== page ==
Picture this, you pick up your phone and notice that the battery is at say 69% percent. Not nice. You start to get this anxiety gnawing at you. You go to your phone’s battery settings page to check what’s been using up the battery. Nothing out of the ordinary there, the usual smattering of messaging and social media apps. You sigh.
Any of this sound familiar? This feeling is what I call battery anxiety. An illogical worry about running out of battery power and a obsession with keeping your battery percentage as high as possible.
This problem became bigger as I obtained more electronic devices that used batteries. iPhone, Apple Watch, AirPods Pro, MacBook Air, Kobo ebook reader. All of these have batteries that I need to worry about. Well, at least I feel like I need to worry about them.
In reality, my day to day usage of these devices does not provide any real causes of concern about battery usage. I’ve never hit 0% battery usage on any of these devices while using them. The closest I’ve gotten is that the Apple Watch was around 30% battery after a long day outside.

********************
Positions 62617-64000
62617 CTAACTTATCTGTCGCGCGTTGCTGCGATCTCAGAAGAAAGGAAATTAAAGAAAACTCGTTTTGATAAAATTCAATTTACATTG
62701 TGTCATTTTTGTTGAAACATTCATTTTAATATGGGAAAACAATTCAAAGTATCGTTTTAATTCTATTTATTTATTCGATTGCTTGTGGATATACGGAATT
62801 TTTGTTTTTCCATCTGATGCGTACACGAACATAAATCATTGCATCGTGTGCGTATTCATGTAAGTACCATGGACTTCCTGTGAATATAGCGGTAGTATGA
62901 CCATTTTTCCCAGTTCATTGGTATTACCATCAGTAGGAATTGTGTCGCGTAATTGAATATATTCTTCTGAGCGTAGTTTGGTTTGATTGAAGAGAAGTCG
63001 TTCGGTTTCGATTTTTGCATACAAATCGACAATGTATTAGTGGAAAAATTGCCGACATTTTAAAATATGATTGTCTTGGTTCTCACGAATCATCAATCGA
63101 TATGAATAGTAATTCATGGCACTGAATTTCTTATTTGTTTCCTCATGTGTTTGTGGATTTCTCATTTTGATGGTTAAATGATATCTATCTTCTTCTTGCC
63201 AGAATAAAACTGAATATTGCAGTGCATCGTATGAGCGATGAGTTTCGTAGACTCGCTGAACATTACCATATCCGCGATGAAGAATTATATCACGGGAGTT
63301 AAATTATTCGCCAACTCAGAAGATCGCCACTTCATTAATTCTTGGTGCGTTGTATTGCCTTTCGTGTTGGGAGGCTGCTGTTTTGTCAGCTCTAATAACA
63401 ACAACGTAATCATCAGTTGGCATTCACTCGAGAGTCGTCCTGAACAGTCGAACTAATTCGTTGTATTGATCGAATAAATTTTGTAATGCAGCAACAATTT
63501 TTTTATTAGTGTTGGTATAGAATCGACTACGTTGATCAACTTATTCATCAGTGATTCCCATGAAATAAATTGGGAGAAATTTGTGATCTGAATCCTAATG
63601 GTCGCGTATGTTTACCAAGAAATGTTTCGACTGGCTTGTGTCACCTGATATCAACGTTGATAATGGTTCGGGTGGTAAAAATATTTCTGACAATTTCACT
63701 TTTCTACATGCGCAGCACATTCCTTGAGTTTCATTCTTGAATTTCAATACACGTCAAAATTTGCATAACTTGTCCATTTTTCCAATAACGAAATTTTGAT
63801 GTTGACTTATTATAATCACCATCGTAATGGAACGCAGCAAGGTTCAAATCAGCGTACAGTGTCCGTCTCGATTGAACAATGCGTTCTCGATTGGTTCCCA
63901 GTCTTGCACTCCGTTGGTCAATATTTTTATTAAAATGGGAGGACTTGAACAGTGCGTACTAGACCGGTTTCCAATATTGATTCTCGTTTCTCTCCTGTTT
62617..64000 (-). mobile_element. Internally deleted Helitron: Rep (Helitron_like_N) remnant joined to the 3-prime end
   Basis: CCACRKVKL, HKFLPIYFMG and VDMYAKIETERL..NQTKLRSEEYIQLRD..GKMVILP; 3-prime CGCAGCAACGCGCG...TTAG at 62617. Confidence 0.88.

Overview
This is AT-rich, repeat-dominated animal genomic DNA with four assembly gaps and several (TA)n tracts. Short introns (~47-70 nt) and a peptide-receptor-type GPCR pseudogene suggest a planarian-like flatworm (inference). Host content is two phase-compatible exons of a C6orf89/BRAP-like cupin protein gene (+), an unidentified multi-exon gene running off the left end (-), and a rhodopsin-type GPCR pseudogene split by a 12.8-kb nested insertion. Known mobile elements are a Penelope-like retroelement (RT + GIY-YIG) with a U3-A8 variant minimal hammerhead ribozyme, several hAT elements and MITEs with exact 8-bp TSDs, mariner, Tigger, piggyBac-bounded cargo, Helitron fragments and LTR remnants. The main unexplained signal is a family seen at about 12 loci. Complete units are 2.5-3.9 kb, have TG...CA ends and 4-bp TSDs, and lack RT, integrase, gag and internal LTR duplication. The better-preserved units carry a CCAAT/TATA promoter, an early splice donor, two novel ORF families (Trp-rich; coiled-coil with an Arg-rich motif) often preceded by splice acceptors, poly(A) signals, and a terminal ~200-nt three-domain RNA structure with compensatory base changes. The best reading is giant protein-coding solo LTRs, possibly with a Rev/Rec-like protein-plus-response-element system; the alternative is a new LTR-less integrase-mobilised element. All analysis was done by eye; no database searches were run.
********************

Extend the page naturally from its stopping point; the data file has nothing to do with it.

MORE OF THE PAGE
To mitigate this anxiety, I carry a Anker battery pack in my backpack which I usually have with me when I’m out and about. I’ve never actually needed that battery pack to charge a dead phone. However, putting aside my battery anxiety for a moment, its still a useful thing to keep on me, just in case.
All that said, the battery anxiety situation is improving a bit, I no longer keep my phone on the charger all day while at home. It sits on my desk unplugged. I plug it in to charge at the end of the day when I go to bed. For my ebook reader, I leave it unplugged if I’m actively going through a book during the week. I plug it in at the end of the week when I finish the book.
One small thing I did is to turn off battery percentage display on any devices that support that. This stops me from obsessing over the battery percentage slowly decreasing as I use the device. I still have a rough idea of how much battery I’ve got left so the indicator is serving its function.
Here’s hoping I get better about this particular neurosis going forward.